When regard is had to the whole of Appendix 5, it is less than clear to the Arbitrator that the Company effectively undertook to pay travel allowance based on the grid provided within the appendix in all situations of travel on scheduled days off. When specific regard is had to the paragraph under the heading “Travel Assistance” the agreement clearly contemplates that there are a number of alternative means which may apply in each case of travel on scheduled days off. Those alternative means are examined in turn, to indicate how employees will be assisted with weekend travel. It is notable, as stressed by the Company’s representatives, that the means to be used for travel is a decision which rests with the appropriate Company officers. It does not appear disputed that the Company’s approach has been applied over a number of years.


            What is that approach? Very simply, there is no payment of travel allowance calculated within the meaning of paragraph 4 of Appendix 5 save when employees use personal vehicles for weekend travel. In other words, in the Company’s submission, the document posits four alternative ways employees can be assisted with weekend travel expenses. The first is the providing of train service, at the Company’s expense. The second is the furnishing of Company vehicles, again at the Company’s expense while the third involves the payment of bus fares by the Company, or the providing of bus passes. In the Arbitrator’s view, so understood, the separate provisions of paragraph 4 do, as the Company submits, relate solely to the alternative circumstance of employees using their vehicles. While there is obviously no ticketing or fare component to that travel, the grid under paragraph 4 fashions a form of monetary compensation for employees who travel in that way. Whether that formula is calculated as a means of assessing the contribution of an employee towards gas mileage or wear and tear on a vehicle is not apparent on the face of the document, and need not be analysed for the purposes of this award. Significantly, what the grid does indicate is a formula by which employees are to be paid travel allowance in other than travel by train, by Company vehicle or by bus.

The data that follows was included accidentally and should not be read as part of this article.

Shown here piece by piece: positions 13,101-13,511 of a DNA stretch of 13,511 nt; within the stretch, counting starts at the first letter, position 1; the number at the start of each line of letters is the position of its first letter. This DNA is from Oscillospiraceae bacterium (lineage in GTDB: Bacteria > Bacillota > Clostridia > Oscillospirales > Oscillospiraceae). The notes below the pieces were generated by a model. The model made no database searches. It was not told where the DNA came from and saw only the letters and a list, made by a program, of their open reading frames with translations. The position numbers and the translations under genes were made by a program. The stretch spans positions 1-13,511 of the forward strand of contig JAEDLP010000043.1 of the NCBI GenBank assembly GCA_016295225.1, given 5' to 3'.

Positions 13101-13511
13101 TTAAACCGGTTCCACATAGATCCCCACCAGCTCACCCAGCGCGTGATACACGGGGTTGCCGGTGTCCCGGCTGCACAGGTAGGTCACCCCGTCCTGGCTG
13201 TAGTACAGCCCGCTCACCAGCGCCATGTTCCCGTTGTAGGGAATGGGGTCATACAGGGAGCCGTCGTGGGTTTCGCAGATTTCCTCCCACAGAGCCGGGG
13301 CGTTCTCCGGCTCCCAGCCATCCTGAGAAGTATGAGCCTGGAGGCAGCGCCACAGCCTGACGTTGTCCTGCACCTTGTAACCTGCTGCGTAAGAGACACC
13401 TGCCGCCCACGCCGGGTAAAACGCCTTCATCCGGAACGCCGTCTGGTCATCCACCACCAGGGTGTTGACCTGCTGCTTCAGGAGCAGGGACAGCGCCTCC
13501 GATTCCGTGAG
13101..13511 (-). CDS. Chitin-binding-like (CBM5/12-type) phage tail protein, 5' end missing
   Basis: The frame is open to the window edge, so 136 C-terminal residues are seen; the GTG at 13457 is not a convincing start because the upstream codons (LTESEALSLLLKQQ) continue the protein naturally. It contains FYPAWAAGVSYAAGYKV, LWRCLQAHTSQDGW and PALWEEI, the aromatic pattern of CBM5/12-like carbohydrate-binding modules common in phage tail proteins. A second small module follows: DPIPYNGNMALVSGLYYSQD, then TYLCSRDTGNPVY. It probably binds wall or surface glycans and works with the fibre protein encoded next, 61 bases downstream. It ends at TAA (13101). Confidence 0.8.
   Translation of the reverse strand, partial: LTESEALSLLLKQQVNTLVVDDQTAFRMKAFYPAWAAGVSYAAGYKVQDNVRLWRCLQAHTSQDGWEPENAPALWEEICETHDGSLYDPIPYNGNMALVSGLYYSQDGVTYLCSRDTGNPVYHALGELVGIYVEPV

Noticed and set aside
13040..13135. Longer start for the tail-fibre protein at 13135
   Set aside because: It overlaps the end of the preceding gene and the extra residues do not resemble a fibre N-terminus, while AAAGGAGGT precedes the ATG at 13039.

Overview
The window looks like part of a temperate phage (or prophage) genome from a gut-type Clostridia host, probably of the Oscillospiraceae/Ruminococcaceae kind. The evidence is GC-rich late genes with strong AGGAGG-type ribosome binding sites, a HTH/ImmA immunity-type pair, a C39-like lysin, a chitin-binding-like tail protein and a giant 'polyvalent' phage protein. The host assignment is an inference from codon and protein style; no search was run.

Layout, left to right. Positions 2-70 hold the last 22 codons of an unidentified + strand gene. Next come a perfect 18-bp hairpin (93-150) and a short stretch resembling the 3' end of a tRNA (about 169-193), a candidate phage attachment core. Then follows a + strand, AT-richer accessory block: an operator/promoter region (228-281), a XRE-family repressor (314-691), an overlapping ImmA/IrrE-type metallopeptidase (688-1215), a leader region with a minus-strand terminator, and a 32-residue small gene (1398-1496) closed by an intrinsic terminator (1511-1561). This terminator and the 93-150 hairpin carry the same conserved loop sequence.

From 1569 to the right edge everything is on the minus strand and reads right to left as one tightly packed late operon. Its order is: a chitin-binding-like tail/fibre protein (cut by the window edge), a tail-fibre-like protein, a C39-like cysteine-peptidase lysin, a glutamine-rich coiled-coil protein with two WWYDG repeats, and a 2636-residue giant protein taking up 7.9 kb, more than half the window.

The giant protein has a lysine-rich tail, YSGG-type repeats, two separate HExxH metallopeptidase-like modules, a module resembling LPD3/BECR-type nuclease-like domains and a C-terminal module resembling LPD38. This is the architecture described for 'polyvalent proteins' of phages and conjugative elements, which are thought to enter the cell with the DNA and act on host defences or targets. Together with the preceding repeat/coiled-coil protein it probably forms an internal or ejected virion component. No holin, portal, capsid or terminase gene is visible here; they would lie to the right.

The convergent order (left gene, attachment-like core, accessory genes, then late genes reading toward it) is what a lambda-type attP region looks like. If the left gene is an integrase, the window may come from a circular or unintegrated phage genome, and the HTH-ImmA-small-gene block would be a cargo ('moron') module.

It is trite to say that a board of arbitration must take the collective agreement as it finds it. If, as the Union alleges, there is an unfairness in the payment of monetary expenses only to employees who travel in personal vehicles that is a matter for the parties to negotiate, and not for an arbitrator to determine. What I am compelled to respect is the framework which the parties themselves have adopted within the content of Appendix 5 which, I am satisfied, clearly delineates four alternative means of travel, with the zone calculation of travel allowance payable only in the instance of employees utilizing private vehicles, whether their own or someone else’s, to travel on scheduled days off. It is in that circumstance, and only that circumstance, that travel allowance is payable.


            It is also significant to realize the importance of the final sentence of Appendix 5 reproduced above. The statement “This allowance will cover all expenses incurred while travelling on scheduled days off.” is categorical in its meaning. There can be, very simply, no other payment contemplated, including the payment of meal allowances. That, indeed, is reflected in the award of this arbitrator in AH 518, a decision dated March 17, 2003. It was there found that the payment of meal allowance as claimed by the Union would, in light of the provisions of Appendix 5 of the collective agreement, be tantamount to the inappropriate pyramiding of benefits.


            For the foregoing reasons the Arbitrator must conclude that the interpretation of the provisions of the collective agreement, and in particular the proper application of Appendix 5 followed by the Company, is correct. No violation of the collective agreement is disclosed in the circumstances of the instant case. Should the Union consider that the travel expenses formula contained within Appendix 5 of the collective agreement is not appropriate, that must be a matter for further bargaining.


            The grievance must therefore be dismissed.



Dated at Ottawa this 21st day of December 2009.